My critiques of the writers’ history aren’t insinuating that they aren’t capable of doing amazing work, it’s just that their lack of providing hits shows the lack of care the studios had for this story. If they actually cared they would’ve given it to someone who has proven, at least once, that they can churn out a hit. Indeed the writers they chose failed in this endeavor to create a compelling story.
The director, also, is white which is going to be a running theme here so, you know…
The overall story was bland, predictable, and suffered from far too many white saviors. I counted 7.
1. The coach played by Jason Sudeikis teaches a black man in 1935 how to deal with racism. He is also completely not racist at all and they are “totes besties” by the end of the film (Even though in real life he went on to be an Olympic coach because of Owens while Owens was banned from racing and had to work as a janitor at the school).
2. Olympic Committee member- He does a back door deal with the Nazis but gets all righteously angry when Hitler wouldn’t shake Jesse’s hand after winning. Jesse stands there silently while the OCM gives the Olympic director a tongue lashing and then physically moves Jesse out of the room. Because Jesse is incapable of doing anything for himself. Or showing any emotion. Or…you know, walking out himself.
3 and 4. The Jewish members of the team that they pretty much made the whole 2nd and 3rd act about. Jesse again is waiting for another white person to tell him what to do here. This is only real, overt, catalyzing discrimination shown against anyone in the entire movie was enacted against Jewish people. Which most definitely you must show by all means (I mean it’s the Nazis). However when you’ve ignored anti-black racism as just something you can close your eyes and get over? At a time when anti lynching legislation was still being debated by congress? Completely taking over a black man’s story to tell your own is a big problem here.
5. The German Luz- The story has been embellished in this film. Yet again, Jesse is shown to be unable to perform without the help of a white man. Who is categorically not racist. He tells Jesse that a black man is better off in America than a white man in Germany(because they wanted him to impregnate some girl), to which Jesse is quite simply befuddled as to whether that could be true or not.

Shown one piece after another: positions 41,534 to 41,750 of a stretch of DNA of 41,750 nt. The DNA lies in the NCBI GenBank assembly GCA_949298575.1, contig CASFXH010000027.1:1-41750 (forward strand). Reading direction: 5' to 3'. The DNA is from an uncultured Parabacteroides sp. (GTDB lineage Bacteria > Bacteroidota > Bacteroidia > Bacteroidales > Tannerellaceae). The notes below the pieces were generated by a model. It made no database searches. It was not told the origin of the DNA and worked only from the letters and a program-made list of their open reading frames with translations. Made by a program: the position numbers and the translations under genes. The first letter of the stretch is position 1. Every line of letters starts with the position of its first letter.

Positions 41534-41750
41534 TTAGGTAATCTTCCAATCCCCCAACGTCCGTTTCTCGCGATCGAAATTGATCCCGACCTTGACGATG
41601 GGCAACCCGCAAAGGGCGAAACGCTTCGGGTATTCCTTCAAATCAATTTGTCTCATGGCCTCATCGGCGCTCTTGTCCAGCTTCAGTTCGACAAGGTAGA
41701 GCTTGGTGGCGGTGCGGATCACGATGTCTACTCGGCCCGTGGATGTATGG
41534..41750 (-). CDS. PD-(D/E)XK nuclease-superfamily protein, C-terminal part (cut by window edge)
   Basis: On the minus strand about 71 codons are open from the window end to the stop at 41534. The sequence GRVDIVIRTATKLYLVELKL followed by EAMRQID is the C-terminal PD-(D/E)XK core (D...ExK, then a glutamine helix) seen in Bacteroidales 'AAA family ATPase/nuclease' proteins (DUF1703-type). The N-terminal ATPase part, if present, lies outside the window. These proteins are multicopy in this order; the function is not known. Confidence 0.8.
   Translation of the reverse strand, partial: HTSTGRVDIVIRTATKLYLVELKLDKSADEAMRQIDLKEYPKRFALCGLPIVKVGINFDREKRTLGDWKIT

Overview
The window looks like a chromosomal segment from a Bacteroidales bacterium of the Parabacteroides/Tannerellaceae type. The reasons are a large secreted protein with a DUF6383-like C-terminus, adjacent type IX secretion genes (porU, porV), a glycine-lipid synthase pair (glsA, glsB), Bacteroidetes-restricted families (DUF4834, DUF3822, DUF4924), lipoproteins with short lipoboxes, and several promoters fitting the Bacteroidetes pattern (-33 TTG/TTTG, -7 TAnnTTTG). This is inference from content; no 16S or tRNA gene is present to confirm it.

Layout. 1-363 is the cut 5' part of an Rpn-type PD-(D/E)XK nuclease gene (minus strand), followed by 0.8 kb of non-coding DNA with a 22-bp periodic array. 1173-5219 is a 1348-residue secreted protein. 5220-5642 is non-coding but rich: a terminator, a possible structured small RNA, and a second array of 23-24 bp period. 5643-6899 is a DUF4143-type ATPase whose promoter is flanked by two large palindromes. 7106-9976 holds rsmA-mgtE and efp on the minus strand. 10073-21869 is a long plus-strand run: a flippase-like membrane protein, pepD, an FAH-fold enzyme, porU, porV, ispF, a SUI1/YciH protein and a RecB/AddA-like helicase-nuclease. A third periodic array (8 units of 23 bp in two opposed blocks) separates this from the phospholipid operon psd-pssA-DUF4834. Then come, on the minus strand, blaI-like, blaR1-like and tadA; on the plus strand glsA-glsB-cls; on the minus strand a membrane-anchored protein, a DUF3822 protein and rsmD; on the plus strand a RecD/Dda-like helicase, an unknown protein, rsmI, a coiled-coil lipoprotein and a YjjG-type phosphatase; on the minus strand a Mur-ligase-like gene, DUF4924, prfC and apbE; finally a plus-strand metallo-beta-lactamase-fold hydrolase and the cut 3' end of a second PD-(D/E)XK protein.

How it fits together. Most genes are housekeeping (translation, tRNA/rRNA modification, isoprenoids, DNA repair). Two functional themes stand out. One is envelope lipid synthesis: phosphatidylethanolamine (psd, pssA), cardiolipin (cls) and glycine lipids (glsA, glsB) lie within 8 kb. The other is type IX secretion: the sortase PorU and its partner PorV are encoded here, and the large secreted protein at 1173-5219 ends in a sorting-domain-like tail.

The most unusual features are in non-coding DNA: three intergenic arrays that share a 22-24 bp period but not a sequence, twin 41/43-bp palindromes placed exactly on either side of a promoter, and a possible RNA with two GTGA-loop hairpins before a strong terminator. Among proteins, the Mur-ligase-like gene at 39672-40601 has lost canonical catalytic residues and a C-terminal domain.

6. The woman Nazi filmmaker who is hell bent on telling Jesse’s story and thus, proving the Nazi regime (which she is apart of) false in its racist assumptions.
7. The little white boy- This one needs a little explaining, here goes. At the end of the film Jesse is heading to a dinner in his honor with his wife and coach.
Upon arriving at the hotel’s front door they are told that the “coloreds” will have to go around back. After some righteous white anger from Sudeikis Jesse and his wife calmly acquiesce and head around to the back. A few black people immediately recognize him and speak, Jesse ignores them and goes inside.
Immediately a little white boy runs up to him smiling in dirty clothes (because we have to show that everybody had it bad back then, not just blacks) and asks “Can I have your autograph?” This finally gets a smile out of Owens and he signs the paper for the child. They zoom in for a close up on the child’s (overly) happy face. Then they go to a close up on Jesse’s smiling face….And just like that, overt racism doesn’t matter, going around the back for your own celebration doesn’t matter, not meeting the president as is customary for Olympic Gold winning athletes, doesn’t matter….It wasn’t seeing his fellow black brothers and sisters back there (whom he treated as a kind of peasant fanbase), it was white acceptance. Because remember folks, white acceptance, even from a child, validates black existence.
Honorable mention. All of the white teammates who were just “so excited” that the black athletes were able to stay in the same dorms as them. They literally jumped up and down with glee. Seriously.